Given these circumstances, it's understandable why exasperation levels in U.S. diplomatic and defense circles have risen. During his official visit to Tokyo last month, just before departing for China on his whirlwind tour of East Asia, Obama dropped a poignant reminder on Hatoyama's cabinet: the presence of U.S. forces in Japan is largely responsible for Japan's post-WWII economic miracle. His parting remarks could not have been better timed, nor more appropriate.

Tomodachi Mustn't Bite Uncle Sam's Hand

Bottom line? Japan must decide now whether it's willing to do what's necessary to sustain a protective U.S. military presence within its borders. In forging a more sovereign foreign policy under a newly dominant political party with fresh, progressive ideas, Japan must find a way to meet national objectives without overplaying its hand.

Insisting that the U.S. rethink the tactics that are the outward manifestation of a long-term strategy that includes the protection of Japan is like biting the hand that feeds them. If Japan fails to offer a viable alternative to the bilateral Okinawa-Guam transfer agreement, the consequences could be dire. And if the new Japan government continues to disagree with its national protector on the tenants of a nation-to-nation accord that has taken two decades to begin implementing, then it can't be much longer before the U.S. begins to think twice about what it stands to gain by continuing to defend so thoroughly a nation that harbors objectives outside the scope of America's defensive, commercial, humanitarian, democratic and peaceful interests in the Pacific.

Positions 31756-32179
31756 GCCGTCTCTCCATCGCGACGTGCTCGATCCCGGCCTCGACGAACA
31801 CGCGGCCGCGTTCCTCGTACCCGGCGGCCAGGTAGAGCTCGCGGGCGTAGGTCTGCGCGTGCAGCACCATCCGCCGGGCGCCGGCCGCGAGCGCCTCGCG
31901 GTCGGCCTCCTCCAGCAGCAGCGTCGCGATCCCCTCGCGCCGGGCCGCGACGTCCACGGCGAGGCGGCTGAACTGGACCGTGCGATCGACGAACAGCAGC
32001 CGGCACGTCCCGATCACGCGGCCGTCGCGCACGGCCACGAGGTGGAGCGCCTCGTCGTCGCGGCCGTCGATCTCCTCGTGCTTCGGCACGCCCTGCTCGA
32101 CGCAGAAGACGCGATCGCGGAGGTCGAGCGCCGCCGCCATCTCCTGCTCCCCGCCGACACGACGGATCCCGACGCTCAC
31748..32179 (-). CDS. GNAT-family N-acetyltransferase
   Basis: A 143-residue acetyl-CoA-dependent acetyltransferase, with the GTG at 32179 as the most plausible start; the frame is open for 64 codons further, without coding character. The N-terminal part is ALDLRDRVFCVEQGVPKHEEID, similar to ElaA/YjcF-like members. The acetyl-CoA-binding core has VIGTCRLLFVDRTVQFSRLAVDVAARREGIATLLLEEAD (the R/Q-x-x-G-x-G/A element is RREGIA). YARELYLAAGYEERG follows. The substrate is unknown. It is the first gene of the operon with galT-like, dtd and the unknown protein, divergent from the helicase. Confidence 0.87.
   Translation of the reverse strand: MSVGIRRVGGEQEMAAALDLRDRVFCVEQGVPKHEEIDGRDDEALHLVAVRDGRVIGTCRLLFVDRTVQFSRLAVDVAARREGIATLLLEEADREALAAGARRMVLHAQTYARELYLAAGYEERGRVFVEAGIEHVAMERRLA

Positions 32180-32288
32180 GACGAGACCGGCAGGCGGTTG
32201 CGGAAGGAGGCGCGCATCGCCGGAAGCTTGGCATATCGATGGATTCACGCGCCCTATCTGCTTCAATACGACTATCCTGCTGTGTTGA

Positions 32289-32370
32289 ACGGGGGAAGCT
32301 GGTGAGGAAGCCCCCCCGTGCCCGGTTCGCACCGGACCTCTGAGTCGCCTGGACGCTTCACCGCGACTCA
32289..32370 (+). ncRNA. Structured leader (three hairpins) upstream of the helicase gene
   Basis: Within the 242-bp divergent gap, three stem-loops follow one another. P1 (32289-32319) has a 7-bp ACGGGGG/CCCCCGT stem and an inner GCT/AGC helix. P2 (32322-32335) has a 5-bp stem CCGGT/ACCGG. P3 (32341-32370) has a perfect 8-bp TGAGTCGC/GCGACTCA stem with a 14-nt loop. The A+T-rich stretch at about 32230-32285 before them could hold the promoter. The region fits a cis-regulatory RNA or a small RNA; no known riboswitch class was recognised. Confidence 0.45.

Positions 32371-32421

Perhaps fittingly, it now appears Prime Minister Hatoyama is finding his footing in the race to calm the waters before the U.S. begins questioning the value of its longstanding security and trade partnership with Japan. He is pushing his Cabinet for worthwhile alternative solutions. If their solutions show the kind of intuition, insight and informed perspective that can help the alliance carry out the realignment without sacrificing the strategy objectives and the valuable resources already committed, then a new and improved transfer can proceed. If Japan's ideas prove untenable and out of touch, and Japan's new government remains implacable, then you can count on Guam buildup delays.

During his recent trip to Tokyo, Obama also expressed confidence in Japan's government to do the right thing. For the security of the region, let us hope his confidence is well placed.